Wang Mu Niang Niang, Queen Mother of the West, is the Chinese Tao goddess of life, fertility and immortality. Originally presented with the teeth of a tiger and as a goddess who brought plague and natural disaster she later reformed and for centuries has been known as a much more benign Tao deity. It is said she lives in Mount Kunlun; the western paradise, situated on the margin between heaven and earth, where the mythological peaches of immortality grow. The trees from which the peaches grow are said to only bear fruit every 3,000 years. When this happens the Queen is said to invite all the immortals to a peach banquet to celebrate her birthday and the day she became immortal. In most iconography she shown in human form, wearing a headdress adorned with hanging peaches, and sometimes her palace in the western paradise is also represented.
Wang Mu Niang Niang is known to be a kind goddess who sends couples babies. She is also known to be angry when couples wish for male children over female children, as was often the case in Chinese culture. She is frequently depicted as the embodiment of Yin and also quintessential femininity. She is believed to be the matriarchal figure who governs over all other goddesses, many of whom are said to live with her on Mount Kunlun. Historically, the goddess was held in high regard by Chinese women who did not fit in with the societal norm of a submissive women who always did as they were asked of by men. To these women she was almost a sort of mythological feminist role model, she was one of the most independent female deities.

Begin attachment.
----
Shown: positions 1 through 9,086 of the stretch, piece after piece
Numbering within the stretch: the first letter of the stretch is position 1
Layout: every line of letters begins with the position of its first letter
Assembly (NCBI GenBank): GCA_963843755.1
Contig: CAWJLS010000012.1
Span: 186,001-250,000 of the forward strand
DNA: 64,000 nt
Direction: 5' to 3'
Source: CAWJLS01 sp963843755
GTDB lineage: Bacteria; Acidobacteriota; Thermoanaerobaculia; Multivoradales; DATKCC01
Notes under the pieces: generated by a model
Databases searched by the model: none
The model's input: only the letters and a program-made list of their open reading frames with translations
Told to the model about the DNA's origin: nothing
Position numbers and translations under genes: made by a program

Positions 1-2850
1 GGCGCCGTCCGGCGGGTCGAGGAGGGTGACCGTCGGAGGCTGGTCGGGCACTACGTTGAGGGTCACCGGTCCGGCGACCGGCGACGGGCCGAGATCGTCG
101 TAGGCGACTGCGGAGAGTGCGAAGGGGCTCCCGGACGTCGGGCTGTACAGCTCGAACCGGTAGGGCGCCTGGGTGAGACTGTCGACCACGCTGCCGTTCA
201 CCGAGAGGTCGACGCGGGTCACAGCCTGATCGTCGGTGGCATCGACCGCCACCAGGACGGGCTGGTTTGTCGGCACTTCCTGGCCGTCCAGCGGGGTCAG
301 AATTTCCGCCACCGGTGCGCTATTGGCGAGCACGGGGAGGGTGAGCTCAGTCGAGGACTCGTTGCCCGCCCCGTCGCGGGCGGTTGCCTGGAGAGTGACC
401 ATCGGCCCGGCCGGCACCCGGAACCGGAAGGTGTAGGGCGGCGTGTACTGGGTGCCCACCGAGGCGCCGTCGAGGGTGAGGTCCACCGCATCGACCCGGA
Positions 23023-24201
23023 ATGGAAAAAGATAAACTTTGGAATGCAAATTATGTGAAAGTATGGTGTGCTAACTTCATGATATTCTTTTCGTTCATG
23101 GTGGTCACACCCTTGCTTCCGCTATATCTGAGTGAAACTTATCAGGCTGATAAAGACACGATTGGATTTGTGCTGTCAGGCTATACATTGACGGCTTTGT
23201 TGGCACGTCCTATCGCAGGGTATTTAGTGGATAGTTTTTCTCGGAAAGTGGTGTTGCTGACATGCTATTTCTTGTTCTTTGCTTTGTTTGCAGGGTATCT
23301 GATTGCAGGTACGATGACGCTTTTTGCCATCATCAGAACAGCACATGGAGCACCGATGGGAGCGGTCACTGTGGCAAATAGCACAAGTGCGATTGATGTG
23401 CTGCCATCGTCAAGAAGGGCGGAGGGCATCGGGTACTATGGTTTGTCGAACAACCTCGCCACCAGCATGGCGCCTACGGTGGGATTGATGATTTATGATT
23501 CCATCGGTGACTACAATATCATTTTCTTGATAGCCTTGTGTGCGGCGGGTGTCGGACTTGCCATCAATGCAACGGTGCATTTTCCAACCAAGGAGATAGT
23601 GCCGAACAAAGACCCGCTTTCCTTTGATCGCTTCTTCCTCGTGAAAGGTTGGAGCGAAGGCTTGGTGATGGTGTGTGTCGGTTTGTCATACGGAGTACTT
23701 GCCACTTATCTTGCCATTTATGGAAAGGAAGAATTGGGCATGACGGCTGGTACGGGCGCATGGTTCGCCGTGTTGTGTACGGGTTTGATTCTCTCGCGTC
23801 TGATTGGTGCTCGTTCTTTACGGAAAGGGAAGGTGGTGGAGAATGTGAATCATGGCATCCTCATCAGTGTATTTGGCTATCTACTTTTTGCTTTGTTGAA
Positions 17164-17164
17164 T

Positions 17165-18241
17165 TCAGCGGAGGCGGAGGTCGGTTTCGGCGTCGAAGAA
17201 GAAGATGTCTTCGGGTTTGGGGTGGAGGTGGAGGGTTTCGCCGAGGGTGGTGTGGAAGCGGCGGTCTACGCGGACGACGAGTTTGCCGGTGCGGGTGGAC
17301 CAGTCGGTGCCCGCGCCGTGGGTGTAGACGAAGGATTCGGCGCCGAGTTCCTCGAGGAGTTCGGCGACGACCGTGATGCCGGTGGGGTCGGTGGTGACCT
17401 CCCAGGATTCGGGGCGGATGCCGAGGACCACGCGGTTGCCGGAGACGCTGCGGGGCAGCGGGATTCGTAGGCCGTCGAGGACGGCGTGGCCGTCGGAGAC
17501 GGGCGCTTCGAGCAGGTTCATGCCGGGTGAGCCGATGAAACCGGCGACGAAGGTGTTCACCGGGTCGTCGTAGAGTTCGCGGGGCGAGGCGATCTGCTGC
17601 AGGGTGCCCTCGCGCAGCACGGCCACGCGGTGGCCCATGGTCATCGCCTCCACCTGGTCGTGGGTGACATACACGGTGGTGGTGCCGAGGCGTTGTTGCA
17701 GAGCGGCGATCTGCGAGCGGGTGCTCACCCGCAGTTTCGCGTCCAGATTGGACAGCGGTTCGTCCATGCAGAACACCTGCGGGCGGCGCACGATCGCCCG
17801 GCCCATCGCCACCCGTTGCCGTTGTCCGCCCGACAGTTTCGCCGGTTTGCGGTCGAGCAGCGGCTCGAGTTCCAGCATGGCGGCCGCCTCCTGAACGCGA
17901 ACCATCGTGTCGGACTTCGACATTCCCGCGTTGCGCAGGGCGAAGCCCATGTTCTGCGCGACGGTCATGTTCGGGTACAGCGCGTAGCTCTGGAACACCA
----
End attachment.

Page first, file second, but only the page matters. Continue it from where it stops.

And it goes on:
These feminist attributes have continued Wang Mu Niang Niang‚Äôs popularity into the modern day. She is often featured in Chinese popular culture and is still worshipped and celebrated by many women across the globe who follow Taoism.
Girl Museum Inc.